A couple weeks ago, I listened to the podcast S-Town. It was exactly as compelling as you’ve heard — a story of death and crime and poverty and hatred and mental illness. Of course the story of S-Town is more complex than just what’s in the narrative— the way it’s told, the elements of the story that don’t appear in the audio, are part of the podcast’s puzzle-box fascination.
It occurred to me as I was listening to S-Town, though, that fifteen years ago, before the dawn of podcasts, the story almost certainly would have arrived in the form of a book. In fact, you could easily argue that the story of S-Town would likely be better served in book form.
Podcasts are terrific ways to relay certain kinds of information — interviews, current events, deep dives into a single topic. But the nuance of S-Town isn’t especially great for a podcast, which is a medium that continually moves forward. Books are better-suited to address the kind of complicated questions raised in S-Town — the recursive questions of reporting and ethics and respecting the wishes of the dead while honoring their legacies.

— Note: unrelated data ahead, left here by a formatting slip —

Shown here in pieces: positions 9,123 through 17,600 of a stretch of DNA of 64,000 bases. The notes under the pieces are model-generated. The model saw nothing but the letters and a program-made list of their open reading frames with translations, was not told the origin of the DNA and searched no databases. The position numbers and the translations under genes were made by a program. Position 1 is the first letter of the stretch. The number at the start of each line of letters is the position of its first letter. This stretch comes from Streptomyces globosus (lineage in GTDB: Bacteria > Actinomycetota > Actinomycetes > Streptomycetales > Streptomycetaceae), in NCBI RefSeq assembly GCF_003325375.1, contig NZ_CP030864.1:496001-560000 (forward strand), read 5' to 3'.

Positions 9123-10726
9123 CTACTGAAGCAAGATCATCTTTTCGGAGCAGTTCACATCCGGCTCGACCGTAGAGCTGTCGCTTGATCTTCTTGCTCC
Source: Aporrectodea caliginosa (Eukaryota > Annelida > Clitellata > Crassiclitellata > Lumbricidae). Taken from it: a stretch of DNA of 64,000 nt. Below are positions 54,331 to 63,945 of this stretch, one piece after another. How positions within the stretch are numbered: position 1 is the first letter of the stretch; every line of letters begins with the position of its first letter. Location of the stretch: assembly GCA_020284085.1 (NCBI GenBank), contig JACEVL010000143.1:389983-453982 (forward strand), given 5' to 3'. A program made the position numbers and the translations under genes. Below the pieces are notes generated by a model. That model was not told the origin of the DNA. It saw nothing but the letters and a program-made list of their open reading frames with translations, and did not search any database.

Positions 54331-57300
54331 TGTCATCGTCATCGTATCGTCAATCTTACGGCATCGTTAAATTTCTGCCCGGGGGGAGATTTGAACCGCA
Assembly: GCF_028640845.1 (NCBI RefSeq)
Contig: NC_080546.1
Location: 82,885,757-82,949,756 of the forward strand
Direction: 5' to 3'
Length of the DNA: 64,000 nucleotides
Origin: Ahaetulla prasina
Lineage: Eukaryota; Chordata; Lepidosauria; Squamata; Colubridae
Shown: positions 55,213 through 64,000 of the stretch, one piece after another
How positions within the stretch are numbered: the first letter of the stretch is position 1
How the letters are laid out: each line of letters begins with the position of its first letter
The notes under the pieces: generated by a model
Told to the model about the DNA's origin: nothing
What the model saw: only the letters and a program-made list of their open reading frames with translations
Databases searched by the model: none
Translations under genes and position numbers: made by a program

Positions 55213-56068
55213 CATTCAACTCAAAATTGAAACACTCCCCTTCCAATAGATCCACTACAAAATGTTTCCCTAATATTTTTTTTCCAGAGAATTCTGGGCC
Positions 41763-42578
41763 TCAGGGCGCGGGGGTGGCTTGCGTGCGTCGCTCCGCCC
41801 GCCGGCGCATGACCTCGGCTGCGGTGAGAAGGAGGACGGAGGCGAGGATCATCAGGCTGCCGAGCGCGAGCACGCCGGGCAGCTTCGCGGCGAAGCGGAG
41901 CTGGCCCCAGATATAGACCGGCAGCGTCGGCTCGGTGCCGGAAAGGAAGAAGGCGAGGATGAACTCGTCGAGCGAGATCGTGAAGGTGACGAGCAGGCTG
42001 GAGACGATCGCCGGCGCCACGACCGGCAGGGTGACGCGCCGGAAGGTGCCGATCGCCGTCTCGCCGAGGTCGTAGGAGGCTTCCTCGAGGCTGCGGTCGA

S-Town is in the spirit of two recent true crime books by local authors: Eli Sanders's While the City Slept and Claudia Rowe's The Spider and the Fly. Both of those books provided context, introspection, and complex narratives in a way that S-Town could only hint at. It's frustrating to feel that there's more just outside the reach of the storyteller, and that certain aspects of the story aren't covered as thoroughly as they should because of the limitations of the medium.
The characters and situations in S-Town are rich, deep, and they possess many levels. They deserve the richness, depth, and nuance that only books can provide.